I do not have the mental and physical ability to do all those calculations, but you know, the things you are talking about I think probably apply more to anxiety than to fear, which is a worry about what is about to happen rather than a response to what is immediately present. Fear is a response that is often triggered by the stimulus, either because of an innate relationship with that stimulus to the brain, or because of past learning which creates a path that allows that stimulus automatically to activate your brain. Anxiety would be more about calculating the risk and so forth and worrying about what to do over time.
I was interested in the fact that you gave a time span for the various responses, and I was wondering whether the time span that you gave is the average of the normal time span or how much variety there is, because, for instance, to get a good outcome you need a certain time span. Supposing the response is very quick but they are all interactive, but your retrieval is fairly slow. You can then get quite a poor outcome because of that, and how important this timing is and what variety there is.
You are talking about the 12 milliseconds?
Yes, that is right. For that, you gave a specific time, but then there were also the immediate memory, the more long term memory, and how you come to a conclusion as to how to act. I was just wondering what variation there is, and if there are people whose time responses are so slow that they actually end up with poor outcomes?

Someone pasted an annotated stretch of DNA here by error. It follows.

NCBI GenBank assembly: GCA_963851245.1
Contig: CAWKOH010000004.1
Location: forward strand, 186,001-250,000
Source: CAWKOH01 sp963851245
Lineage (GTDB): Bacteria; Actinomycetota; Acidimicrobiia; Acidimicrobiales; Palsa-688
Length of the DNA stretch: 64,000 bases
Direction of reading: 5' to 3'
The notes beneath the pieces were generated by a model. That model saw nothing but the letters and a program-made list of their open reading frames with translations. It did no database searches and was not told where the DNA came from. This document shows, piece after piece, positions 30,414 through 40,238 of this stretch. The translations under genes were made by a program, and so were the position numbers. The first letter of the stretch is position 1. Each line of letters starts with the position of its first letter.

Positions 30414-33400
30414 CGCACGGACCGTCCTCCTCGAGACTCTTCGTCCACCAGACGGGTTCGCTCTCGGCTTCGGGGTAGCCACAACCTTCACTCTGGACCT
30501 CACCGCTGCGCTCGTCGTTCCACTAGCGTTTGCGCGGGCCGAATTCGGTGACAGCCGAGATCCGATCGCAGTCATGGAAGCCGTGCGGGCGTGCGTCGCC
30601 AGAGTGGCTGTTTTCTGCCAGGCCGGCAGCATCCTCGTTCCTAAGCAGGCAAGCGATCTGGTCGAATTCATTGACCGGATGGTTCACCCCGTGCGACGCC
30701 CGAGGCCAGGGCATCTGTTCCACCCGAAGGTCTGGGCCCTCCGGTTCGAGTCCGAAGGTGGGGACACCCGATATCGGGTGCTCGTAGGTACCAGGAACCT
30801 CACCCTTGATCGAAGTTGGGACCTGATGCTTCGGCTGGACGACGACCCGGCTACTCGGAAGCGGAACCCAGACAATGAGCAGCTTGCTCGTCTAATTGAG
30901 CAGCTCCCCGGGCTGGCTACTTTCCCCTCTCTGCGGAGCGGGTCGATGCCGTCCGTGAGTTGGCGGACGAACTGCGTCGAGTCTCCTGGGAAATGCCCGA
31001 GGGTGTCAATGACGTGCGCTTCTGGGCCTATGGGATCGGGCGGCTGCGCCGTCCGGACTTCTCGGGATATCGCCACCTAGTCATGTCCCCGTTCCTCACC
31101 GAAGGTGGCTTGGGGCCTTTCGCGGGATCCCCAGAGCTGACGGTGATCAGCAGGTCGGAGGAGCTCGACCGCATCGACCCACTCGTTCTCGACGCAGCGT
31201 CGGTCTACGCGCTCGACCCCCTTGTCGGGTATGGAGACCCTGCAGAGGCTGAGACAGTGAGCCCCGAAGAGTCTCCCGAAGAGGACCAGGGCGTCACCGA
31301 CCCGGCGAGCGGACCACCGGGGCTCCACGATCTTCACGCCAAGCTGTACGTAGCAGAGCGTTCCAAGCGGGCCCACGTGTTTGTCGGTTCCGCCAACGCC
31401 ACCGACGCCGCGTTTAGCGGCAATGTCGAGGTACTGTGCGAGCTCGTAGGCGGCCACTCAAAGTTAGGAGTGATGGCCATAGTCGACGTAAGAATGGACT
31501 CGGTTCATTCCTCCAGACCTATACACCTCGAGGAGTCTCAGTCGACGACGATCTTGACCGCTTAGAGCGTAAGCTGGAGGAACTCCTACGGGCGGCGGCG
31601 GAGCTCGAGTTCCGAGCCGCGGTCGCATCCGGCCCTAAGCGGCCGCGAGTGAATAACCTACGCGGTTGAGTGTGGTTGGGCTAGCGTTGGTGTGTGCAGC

I think there probably is tremendous variation, but within an emotional episode, there are lots of things going on. We were able to calculate these time sequences for the very first components of it, but as it begins to unfold, it gets very complicated, and, certainly in terms of mapping what is going on in the brain, it would be very difficult to follow in a linear way, because by the time this rapid stuff is over, the brain is no longer in a sequence but more into a parallel system of processing where many response systems are being engaged. But yes, there are individual differences in all of these things and, you know, at each component, you can have an individual difference, so there are many opportunities for people to differ in their effectiveness.
Let us suppose you are very frightened of a situation, so you decide to jump off a bridge, and then let us say that you get to jumping off the bridge, and you find you are more frightened of jumping off the bridge than of escaping the situation you are trying to escape from. So you end up in a sort of limbo of frozenness, and you can neither go forward nor go backwards. Would you like to have a comment on that?